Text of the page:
Introduction: Stage I non-small cell lung cancer (NSCLC) is potentially curable after completely resection, but early recurrence may influence prognosis. This study hypothesises that vascular endothelial growth factor C (VEGF-C) plays a key role in predicting early recurrence and poor survival of patients with stage I NSCLC.Materials and Methods: : The expression of VEGF-C was immuno-histochemically (IHC) analysed in tumour samples of primary stage I NSCLC and correlated to early recurrence (< 36 months), disease-free survival, and overall survival in all 49 patients. Results:Early recurrence was identified in 16 patients (33%), and the early recurrence rate in strong and weak VEGF-C activity was significantly different (P = 0.016). VEGF-C was also an independent risk factor in predicting early recurrence (HR = 3.98, P = 0.02). Patients with strong VEGF-C staining also had poor 3-year disease-free survival (P = 0.008) and overall survival (P = 0.007). Conclusion: Strong VEGF-C IHC staining could be a biomarker for predicting early recurrence and poor prognosis of resected stage I NSCLC, if the results of the present study are confirmed in a larger study. A more aggressive adjuvant therapy should be used in this group of patients.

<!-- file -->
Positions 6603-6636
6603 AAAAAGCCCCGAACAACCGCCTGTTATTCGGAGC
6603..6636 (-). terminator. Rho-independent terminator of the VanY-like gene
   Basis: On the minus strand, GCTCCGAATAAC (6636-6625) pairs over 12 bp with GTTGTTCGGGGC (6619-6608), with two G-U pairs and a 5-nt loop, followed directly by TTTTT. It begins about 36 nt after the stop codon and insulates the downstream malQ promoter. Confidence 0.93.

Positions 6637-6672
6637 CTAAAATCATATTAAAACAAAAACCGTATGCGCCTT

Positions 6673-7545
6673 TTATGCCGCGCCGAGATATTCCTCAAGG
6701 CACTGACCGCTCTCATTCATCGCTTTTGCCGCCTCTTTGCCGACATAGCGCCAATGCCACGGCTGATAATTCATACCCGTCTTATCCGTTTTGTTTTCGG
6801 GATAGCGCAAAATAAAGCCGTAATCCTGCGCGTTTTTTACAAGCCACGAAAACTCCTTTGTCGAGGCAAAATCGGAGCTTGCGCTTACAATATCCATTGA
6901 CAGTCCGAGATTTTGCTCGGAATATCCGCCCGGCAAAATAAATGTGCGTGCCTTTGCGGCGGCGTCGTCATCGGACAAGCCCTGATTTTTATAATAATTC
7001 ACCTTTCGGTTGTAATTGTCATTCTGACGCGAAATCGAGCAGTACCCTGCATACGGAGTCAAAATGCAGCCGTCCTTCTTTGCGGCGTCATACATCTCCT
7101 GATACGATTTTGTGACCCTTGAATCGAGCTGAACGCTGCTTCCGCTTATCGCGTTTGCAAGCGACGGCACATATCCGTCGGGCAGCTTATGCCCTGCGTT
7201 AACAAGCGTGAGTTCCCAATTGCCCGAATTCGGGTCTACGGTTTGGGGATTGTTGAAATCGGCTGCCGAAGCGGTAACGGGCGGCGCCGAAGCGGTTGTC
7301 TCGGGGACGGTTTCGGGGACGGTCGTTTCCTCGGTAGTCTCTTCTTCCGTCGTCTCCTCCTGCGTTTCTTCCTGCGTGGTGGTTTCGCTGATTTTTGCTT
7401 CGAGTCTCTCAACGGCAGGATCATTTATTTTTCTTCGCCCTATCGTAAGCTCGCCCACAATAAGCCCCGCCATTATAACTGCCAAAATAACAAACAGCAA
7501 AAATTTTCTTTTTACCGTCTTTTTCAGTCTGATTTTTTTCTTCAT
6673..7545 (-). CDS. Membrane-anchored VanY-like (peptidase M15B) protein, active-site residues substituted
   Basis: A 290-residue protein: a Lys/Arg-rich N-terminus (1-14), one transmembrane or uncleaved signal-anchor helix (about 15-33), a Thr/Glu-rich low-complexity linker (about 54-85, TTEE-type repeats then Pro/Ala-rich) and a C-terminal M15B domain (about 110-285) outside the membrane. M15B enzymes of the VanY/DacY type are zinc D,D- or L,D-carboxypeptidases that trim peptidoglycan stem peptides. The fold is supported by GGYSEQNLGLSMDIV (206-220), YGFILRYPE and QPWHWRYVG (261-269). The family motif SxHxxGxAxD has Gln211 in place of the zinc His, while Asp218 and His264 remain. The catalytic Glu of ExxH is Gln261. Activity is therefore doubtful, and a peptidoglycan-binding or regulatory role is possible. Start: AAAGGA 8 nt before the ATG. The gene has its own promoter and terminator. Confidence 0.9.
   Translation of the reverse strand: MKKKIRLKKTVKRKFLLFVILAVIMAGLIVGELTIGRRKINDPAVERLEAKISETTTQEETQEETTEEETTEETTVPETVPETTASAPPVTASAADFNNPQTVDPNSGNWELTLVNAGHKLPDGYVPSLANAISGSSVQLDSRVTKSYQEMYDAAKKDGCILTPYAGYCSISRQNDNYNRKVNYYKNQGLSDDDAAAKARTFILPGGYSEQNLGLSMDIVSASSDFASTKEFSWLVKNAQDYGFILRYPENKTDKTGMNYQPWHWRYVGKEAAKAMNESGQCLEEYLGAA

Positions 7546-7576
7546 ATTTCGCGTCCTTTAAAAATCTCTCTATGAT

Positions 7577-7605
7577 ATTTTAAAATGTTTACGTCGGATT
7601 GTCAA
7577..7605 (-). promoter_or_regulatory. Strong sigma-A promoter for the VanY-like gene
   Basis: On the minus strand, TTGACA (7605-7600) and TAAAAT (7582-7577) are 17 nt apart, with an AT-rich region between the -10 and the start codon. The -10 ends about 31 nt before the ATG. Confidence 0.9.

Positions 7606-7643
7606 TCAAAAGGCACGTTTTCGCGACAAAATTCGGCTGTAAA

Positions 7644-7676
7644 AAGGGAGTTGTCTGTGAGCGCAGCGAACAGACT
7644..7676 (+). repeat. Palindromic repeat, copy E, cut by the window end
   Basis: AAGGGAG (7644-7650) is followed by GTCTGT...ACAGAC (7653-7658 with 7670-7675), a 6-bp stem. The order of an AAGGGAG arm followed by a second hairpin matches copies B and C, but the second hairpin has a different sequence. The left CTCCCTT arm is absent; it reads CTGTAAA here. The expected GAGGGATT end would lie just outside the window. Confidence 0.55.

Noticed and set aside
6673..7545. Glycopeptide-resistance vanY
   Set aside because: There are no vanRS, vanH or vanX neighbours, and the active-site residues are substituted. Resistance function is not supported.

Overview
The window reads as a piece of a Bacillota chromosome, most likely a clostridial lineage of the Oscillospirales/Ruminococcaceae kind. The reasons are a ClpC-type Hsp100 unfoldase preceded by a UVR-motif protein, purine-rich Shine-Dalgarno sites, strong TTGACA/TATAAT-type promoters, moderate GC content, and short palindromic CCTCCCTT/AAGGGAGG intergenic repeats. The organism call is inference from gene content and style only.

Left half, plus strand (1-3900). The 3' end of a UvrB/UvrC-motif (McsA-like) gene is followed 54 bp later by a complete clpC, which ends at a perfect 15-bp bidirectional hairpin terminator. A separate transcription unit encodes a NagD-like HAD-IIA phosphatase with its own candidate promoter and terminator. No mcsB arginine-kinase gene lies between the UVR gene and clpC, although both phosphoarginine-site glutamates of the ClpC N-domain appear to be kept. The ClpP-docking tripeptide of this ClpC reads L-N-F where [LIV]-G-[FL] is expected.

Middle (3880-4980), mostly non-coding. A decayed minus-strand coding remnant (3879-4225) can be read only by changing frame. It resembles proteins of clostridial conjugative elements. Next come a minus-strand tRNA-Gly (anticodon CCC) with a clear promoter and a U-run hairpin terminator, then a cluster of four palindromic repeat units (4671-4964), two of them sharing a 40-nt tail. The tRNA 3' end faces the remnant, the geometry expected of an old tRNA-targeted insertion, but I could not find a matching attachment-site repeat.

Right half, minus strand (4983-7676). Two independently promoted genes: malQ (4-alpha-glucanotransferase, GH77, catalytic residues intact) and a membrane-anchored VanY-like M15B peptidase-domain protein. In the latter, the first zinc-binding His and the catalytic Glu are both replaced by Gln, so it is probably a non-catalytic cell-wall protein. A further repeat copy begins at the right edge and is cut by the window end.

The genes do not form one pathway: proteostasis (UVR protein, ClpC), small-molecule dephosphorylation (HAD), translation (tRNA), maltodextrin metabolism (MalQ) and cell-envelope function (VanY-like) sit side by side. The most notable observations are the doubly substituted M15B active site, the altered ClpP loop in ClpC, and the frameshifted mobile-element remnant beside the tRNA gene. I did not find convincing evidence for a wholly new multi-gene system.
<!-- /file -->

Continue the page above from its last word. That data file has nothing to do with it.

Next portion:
Non-small-cell lung cancer (NSCLC) is the leading cause of cancer-related deaths worldwide, with a 5-year survival of around 15%. Approximately 20% of patients present with stage I disease (T1N0M0 or T2N0M0) and undergo potentially curative surgical resection. However, approximately 30% to 40% of patients with stage I NSCLC after completely resection relapse and ultimately die of recurrent disease. Early postoperative recurrence, often defined as relapse within 36 months after surgery, occur with high variety in resected stage I disease. Although adjuvant chemotherapy clearly improves disease-free survival in Stage IB patients, an absolute overall survival benefit has not yet been conclusively established.
This article is available only as a PDF. Please click on “Download PDF” on top to view the full article.